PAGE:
By Marcus Leach

2012 will be a year of great opportunity for the UK’s exporters and importers, despite the bleak outlook for the UK economy, according to foreign exchange provider Global Reach Partners.

Stewart Blake CEO of Global Reach Partners, which helps hundreds of British businesses trade internationally, says there is plenty of hope for success.

“There is a lot of opportunity for success in 2012 for small and mid-sized businesses through international trade, as long as they take precautions against the wider financial problems," he said.

“For instance, the Government recently announced that it will be pledging £95million to Britain’s SMEs, to ‘unlock the UK’s exporting potential’. Another opportunity this year is the Olympics. It will mean lots of overseas business people will be coming to Britain to watch it: so I would urge businesses to arrange meetings with them to generate sales and meet with potential new suppliers.”

Foreign trade can appear costly and risky to businesses that have not done it before. One of the main risks, and one that is often overlooked, revolves around currency movements. In the current environment, currencies may change suddenly in value, having an impact on the business and its profits.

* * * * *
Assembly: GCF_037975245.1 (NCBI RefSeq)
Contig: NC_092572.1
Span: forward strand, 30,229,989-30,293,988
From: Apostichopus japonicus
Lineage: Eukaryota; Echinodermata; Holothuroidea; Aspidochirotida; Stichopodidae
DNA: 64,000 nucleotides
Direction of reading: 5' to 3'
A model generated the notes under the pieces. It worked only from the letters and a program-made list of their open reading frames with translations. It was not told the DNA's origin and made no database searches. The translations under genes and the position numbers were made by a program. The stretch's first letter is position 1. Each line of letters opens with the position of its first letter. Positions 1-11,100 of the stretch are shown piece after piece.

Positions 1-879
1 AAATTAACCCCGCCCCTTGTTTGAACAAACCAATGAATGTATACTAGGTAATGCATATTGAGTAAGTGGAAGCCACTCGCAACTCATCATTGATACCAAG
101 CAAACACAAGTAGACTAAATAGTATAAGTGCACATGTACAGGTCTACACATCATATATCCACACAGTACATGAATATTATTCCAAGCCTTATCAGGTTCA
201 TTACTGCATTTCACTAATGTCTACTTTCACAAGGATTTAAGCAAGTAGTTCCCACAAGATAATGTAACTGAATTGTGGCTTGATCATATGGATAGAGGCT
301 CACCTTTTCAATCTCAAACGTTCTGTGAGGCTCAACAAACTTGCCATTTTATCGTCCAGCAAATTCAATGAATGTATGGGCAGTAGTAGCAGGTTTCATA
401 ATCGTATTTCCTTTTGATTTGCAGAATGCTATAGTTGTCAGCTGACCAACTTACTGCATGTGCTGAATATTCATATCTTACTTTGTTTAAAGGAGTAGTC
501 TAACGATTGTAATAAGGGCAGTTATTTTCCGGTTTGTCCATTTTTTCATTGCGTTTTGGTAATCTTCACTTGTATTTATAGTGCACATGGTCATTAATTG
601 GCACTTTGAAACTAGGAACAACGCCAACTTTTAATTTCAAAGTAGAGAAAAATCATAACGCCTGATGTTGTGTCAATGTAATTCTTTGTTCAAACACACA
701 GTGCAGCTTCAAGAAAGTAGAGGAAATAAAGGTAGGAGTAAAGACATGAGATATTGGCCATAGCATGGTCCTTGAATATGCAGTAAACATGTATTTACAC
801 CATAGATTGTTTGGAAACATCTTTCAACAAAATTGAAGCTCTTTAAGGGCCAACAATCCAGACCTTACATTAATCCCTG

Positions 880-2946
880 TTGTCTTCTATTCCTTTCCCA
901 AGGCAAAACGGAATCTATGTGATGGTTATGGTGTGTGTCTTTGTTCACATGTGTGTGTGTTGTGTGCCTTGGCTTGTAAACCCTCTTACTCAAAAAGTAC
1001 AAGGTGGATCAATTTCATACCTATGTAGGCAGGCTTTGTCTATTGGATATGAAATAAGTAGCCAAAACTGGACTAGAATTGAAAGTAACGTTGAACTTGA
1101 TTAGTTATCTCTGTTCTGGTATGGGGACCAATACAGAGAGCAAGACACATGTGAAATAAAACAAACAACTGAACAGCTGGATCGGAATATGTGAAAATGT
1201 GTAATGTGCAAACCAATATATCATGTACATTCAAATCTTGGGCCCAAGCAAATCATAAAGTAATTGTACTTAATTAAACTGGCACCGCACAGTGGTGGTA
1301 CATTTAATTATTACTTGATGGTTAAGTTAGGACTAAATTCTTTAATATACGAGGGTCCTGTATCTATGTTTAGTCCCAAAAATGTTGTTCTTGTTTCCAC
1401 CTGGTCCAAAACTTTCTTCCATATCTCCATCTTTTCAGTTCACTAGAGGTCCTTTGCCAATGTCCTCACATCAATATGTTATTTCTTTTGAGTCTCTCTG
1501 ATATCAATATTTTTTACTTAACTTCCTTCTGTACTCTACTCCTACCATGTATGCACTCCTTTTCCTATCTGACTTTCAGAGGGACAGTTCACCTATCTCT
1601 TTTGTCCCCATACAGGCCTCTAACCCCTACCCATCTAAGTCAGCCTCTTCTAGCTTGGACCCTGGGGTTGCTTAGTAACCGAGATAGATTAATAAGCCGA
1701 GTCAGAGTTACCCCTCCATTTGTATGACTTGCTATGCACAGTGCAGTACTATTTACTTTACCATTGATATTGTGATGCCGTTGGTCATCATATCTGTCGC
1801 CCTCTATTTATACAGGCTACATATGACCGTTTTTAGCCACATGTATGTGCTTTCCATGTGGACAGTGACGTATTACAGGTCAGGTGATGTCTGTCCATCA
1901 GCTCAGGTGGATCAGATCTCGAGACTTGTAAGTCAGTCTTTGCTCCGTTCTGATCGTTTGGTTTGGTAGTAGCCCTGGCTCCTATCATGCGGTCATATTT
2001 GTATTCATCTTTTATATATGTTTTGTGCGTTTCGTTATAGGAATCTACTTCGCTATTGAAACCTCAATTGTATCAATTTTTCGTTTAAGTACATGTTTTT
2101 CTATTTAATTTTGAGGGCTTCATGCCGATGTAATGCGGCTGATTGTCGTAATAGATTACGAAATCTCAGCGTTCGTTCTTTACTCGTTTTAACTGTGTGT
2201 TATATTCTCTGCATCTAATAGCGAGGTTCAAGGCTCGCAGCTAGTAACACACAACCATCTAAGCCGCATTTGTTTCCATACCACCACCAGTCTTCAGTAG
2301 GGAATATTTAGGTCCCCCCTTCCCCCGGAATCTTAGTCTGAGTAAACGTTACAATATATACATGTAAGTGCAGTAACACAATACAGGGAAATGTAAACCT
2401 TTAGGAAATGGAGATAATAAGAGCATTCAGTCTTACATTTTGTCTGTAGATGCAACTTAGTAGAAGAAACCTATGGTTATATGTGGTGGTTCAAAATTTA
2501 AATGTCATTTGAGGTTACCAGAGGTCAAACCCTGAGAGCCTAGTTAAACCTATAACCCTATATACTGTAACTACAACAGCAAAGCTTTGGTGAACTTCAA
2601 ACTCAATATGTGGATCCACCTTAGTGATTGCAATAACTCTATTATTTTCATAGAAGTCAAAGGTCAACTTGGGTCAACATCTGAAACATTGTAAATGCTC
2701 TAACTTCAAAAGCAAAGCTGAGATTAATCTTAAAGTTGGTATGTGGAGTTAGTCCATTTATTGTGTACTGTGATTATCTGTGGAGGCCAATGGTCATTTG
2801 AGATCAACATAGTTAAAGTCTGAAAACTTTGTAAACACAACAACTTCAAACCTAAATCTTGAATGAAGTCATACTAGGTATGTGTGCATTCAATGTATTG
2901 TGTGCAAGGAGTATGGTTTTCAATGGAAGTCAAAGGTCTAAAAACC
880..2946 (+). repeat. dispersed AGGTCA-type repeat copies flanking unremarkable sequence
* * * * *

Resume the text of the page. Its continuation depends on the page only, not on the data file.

The economic climate and downturns of the last three years has meant that small to medium sized enterprises (SMEs) have had to be proactive and take measures to protect their businesses in different ways. Exporters need be particularly careful if their profitability is tied to the exchange rate, they must make sure they have a plan to protect this budgeted rate.

Hedging against currency fluctuations is one way to do this, but risk can also be reduced through good financial housekeeping, such as tight budgeting and forecasting. For example, if both your suppliers and customers use the same currency, the risks associated with exchange rates in balancing payments is greatly reduced.

“Take advantage of better prices from your existing trading partners, but also be prepared to look further afield for better deals," Stewart Blake added.

"The most important thing for SMEs is to continue to have a global view. For instance, the Euro is weakening so suppliers from here will start to become cheaper — good news for importers of, say French produce, but bad news for British firms with European competitors.

“But the big opportunities come from the scores of emerging markets in Africa, Asia and South America — many of these are growing strongly and are hungry for the high-quality manufactures and know-how that Britain’s small and mid-sized businesses have to offer.”

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